Down the slippery slope
by David F. Wells
When we think of life in terms of the self, we enter a psychological world. When we think of life in terms of the biblical God, we are in a moral world. We in the West have moved from the latter to the former – from one worldview to another. It is this transition we now need to understand.
In The courage to be Protestant I have traced four steps in this shift, all of which took place during the twentieth century.
First, we began to think of values instead of virtues. Virtues are things such as truthfulness, justice and courage. They constitute what is enduringly right. Values, by contrast, are simply personal preferences. They are what are important to me. My values are right for me but they may not be right for anyone else. In other words, we began to treat values in a value-free way.
Character and personality
Second, personality became more important than character. Character is what results when virtues are internalised and become habitual. It is about who we have become as moral beings.
Personality (a true twentieth century invention) is simply the face we present to others. It is all about self-projection and self-image. We stage ourselves before others for our own benefit – by the way we speak, dress and sometimes posture. If character is about honesty, goodness and self-restraint, then personality is about being charming, winsome, and likeable.
Television is the perfect medium for this new emphasis. The key requirement for television ‘personalities’ is that they be likeable. Behind the scenes and off the set they can be downright scoundrels – but that will not invalidate their success on the air if they have the right personality ingredients.
Human nature and the self
Third, we replaced human nature by the self. Human nature – whether in its Christian form of the image of God or not – is what we all have in common. It defines us as human as distinct from all other animals.
The self, by contrast, is unique and no two selves are exactly alike. The self is that place within each person where their own biography, experience, disposition and gifts come together in a unique package.
The fact that all selves are different means that no two people should be expected to see the world in the same way – to get the same meaning out of a text, accept the same truth, or live by the same moral norms.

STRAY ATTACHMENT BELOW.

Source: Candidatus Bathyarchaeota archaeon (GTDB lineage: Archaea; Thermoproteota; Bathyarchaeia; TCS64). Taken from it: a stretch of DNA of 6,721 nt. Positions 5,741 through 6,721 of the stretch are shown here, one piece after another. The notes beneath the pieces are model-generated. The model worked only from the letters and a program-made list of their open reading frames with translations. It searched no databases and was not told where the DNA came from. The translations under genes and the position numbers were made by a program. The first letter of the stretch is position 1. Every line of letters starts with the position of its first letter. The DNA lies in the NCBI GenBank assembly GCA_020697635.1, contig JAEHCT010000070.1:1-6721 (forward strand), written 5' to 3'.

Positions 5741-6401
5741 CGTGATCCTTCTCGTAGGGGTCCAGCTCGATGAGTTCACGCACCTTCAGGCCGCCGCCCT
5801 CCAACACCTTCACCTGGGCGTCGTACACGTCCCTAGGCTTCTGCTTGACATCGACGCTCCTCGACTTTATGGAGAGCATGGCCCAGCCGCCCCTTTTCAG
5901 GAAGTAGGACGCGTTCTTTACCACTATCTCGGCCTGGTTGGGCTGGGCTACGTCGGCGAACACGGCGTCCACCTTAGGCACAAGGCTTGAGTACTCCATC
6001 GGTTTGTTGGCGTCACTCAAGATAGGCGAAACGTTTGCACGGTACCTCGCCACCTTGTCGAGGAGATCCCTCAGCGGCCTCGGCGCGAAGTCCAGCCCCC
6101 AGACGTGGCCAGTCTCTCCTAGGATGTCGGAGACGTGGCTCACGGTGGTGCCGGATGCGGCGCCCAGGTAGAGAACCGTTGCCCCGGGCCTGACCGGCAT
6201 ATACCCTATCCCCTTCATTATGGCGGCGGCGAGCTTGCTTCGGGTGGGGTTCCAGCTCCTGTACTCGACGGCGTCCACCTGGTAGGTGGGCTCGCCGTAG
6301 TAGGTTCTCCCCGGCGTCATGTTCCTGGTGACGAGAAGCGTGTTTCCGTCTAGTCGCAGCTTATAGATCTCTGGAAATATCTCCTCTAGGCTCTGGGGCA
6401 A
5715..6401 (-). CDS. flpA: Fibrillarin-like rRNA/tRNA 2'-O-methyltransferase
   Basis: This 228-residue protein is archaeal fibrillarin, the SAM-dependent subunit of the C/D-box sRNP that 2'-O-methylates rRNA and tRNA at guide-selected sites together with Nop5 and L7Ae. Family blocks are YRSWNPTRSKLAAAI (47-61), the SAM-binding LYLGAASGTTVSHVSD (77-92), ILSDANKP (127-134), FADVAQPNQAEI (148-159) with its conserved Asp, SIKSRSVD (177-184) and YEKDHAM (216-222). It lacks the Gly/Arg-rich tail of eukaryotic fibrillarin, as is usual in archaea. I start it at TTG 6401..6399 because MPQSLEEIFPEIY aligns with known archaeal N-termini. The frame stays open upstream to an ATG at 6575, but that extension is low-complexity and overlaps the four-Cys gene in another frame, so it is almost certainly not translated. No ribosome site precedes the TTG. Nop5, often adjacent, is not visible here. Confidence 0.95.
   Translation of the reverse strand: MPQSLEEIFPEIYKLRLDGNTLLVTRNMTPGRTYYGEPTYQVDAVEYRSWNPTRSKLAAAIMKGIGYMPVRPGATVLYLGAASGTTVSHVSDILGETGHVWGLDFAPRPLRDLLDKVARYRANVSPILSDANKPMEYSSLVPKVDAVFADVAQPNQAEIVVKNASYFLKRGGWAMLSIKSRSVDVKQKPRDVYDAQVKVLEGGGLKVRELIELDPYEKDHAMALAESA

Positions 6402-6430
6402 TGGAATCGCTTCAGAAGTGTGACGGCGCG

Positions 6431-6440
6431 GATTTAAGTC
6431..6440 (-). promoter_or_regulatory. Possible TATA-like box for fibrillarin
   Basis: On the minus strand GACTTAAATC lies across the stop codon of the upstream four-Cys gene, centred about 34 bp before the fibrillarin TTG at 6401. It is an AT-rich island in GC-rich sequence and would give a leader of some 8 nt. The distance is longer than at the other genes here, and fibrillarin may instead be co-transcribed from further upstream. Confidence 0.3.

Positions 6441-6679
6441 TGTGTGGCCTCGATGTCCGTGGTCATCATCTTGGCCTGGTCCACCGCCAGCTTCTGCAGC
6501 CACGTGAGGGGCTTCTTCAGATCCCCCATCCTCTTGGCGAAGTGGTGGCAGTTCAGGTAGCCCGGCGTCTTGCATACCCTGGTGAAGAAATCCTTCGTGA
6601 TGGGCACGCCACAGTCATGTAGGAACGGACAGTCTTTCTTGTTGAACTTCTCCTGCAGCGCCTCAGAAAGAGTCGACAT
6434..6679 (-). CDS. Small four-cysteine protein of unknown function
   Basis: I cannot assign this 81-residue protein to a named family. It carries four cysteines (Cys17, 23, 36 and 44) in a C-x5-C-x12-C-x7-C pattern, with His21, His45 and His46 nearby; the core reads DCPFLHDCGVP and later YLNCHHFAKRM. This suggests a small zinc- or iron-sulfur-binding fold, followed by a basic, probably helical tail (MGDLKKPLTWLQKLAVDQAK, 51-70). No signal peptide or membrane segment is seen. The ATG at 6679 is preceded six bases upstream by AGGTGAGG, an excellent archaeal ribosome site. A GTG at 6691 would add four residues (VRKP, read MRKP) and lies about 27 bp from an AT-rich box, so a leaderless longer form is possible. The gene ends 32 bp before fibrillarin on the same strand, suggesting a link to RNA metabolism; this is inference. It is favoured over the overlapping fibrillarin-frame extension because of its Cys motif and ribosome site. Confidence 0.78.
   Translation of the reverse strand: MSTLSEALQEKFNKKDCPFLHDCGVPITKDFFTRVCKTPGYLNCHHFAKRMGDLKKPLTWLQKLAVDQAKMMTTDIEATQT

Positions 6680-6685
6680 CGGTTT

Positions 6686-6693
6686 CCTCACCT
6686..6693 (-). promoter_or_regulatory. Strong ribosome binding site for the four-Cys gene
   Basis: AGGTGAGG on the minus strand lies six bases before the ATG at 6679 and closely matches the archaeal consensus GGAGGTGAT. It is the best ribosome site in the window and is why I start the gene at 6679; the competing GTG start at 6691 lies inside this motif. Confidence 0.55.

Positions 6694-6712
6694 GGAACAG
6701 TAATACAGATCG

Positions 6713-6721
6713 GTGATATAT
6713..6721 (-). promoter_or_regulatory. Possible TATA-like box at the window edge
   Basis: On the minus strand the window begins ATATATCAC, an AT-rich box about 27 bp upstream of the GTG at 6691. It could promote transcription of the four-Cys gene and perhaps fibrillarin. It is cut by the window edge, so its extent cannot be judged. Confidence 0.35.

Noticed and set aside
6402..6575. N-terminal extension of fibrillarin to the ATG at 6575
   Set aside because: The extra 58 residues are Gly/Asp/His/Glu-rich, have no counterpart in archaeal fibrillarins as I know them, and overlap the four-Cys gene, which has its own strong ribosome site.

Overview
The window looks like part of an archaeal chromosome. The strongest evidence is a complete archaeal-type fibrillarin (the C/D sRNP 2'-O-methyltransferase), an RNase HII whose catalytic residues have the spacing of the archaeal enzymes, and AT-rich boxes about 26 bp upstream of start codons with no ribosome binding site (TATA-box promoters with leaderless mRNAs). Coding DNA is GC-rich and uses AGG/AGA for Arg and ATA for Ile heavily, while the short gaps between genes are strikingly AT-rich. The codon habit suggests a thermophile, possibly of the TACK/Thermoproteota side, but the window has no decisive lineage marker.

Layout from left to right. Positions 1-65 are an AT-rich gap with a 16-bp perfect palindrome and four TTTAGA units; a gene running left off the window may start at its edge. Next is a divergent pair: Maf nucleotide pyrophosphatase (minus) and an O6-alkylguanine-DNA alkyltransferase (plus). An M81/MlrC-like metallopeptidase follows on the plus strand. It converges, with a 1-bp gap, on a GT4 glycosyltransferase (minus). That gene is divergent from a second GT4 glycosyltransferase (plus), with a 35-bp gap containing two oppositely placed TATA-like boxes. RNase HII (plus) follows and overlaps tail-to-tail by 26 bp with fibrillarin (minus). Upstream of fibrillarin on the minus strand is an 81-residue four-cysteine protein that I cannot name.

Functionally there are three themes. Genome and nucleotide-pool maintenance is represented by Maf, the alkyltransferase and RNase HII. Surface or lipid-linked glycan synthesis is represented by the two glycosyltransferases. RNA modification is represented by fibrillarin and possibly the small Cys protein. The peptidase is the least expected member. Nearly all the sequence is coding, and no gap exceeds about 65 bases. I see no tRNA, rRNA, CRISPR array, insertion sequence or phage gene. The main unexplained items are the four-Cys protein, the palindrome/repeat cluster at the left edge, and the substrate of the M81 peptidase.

Guilt and shame
Finally, we replaced guilt by shame. Sometimes we do use these words interchangeably but today they have developed distinct meanings. Guilt belongs to a moral world. It lines up our actions vertically – it is what we know about God’s verdict on what we are and what we have done.
Shame, by contrast, lines up our actions only horizontally. It is the sense of embarrassment we feel before others if they know things about us we don’t want them to know. Psychiatrists consider this a crippling emotion, and many believe that true liberation means becoming entirely shameless.
Once our society took these four steps, it moved from a moral world into the psychological world which now dominates the way people think throughout the West. And it is this world and its associated worldview that undermine Christian faith.
Why is this so? First, it shrinks all reality into the self, God included. I will expand on this in the final article but, put briefly, this explains why the West has now turned amazingly spiritual. What has resulted is a self-spirituality, a new paganism.
Second, it eliminates sin. Sin is only possible in a moral world. The Bible defines sin as lawlessness, disobedience and defiance – but it is God who is defied and disobeyed. Take God out of the equation and there can be no sin in biblical terms.
Given this worldview shift, it is no surprise that in the USA only 17% define sin in relation to God. This is all the more remarkable because, at the same time, 45% are now claiming to be born again.
When sin is not defined in relation to God it becomes trivialised – because it is nothing more than a violation of some fallible church teaching or passing tradition.
Finally, this worldview shift makes self the centre of life – assuming its innocence, and demanding that it be esteemed. By contrast, Christian faith re-positions God at life’s centre – seeing the self as corrupt and demanding that its sovereignty be yielded. It remembers that Jesus said that no one can be his follower unless the self is denied, indeed crucified. I will take this up in the remaining article.
The author is Professor of Systematic and Historical Theology at Gordon-Conwell Theological Seminary, MA.